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Review: Starsky & Hutch

Judging by Todd Phillips’s tired Starsky & Hutch, it appears that ‘70s nostalgia has finally run its course.

1.5
Starsky & Hutch
Photo: Warner Bros.

Judging by Todd Phillips’s tired Starsky & Hutch, it appears that ‘70s nostalgia has finally run its course. The film, steeped in the decade’s (and the show’s) superficial accoutrements, is a cornucopia of oversized-collared jackets, classic funk and rock tunes, and “groovy” lingo that’s as original as the dead-horse concept of adapting a mediocre, semi-popular TV show for the screen. Phillips can’t decide whether to lampoon or pay homage to his source material, resulting in a maddeningly inconsistent tone that manages to be neither silly nor respectful enough to make us care about the routine undercover police action.

Reverential freeze frames, gooey musical montages, and that jumping Ford Gran Torino are obligatory deployed throughout the film, but Phillips doesn’t push the cheeky period-piece zaniness far enough to garner anything more than a knowing snicker. Vince Vaughn (with a beautifully bushy Fu Manchu moustache) is the drug-running villain, Snoop Dogg offers an infinitesimally minor variation on his own persona as pimp informer Huggy Bear, and Jason Bateman, Carmen Electra, Amy Smart and Will Ferrell all make brief appearances.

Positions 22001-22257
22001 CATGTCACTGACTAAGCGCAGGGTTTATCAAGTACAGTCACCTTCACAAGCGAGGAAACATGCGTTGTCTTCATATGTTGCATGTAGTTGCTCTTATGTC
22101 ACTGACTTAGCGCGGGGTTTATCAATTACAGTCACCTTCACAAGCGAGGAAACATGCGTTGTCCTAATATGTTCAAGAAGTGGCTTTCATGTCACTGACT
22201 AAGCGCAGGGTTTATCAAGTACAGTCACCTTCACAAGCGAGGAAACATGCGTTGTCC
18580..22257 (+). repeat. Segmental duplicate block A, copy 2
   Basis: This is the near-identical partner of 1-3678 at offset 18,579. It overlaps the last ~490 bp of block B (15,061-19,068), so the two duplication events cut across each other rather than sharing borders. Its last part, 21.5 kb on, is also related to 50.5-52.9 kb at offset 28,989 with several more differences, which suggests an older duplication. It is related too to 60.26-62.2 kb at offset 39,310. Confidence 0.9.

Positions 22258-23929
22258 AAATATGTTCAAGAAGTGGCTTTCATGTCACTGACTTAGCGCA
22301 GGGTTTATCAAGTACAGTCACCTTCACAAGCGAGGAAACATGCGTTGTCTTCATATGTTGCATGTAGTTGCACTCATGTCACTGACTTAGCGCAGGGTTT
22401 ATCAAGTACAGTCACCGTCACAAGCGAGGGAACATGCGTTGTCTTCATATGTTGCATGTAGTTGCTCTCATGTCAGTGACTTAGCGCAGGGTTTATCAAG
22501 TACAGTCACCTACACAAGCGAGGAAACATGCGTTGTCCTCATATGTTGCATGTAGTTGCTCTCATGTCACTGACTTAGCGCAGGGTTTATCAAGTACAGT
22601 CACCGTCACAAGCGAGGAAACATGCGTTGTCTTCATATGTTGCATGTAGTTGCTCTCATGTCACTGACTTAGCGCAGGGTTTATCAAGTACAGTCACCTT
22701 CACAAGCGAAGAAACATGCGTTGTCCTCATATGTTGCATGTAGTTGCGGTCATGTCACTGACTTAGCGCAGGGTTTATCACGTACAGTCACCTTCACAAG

Still, the film is primarily a feature-length goof-off featuring Ben Stiller and Owen Wilson. Stiller’s Starsky is a by-the-books lunatic who destroys a sparkling new Cadillac to nab a petty purse-snatcher, while Wilson’s Hutch is the type of hip slacker ladies’ man who steals money from a dead body, and the two (after working together on Meet the Parents, The Royal Tenenbaums, and Zoolander) have a likeably cantankerous chemistry. Yet because they’re playing only slightly exaggerated versions of the original characters, they don’t offer significantly more laughs than a given episode of the unintentionally absurd TV show.

Phillips includes flavorless nods to The Godfather, Easy Rider, Dirty Harry, and Saturday Night Fever, all of which further exacerbate the mood of strained nostalgic staleness. For the sake of pop culture—and sanity—let’s finally let go of those passé bell-bottoms and platform shoes and wholeheartedly embrace the ‘80s revival. Anyone for Diff’rent Strokes: The Movie?

Cast: Ben Stiller, Owen Wilson, Vince Vaughn, Juliette Lewis, Snoop Dogg, Chris Penn, Amy Smart, Carmen Electra, Jason Bateman, Will Ferrell Director: Todd Phillips Screenwriter: Scot Armstrong, John O'Brien, Todd Phillips Distributor: Warner Bros. Running Time: 100 min Rating: PG-13 Year: 2004 Buy: Video, Soundtrack

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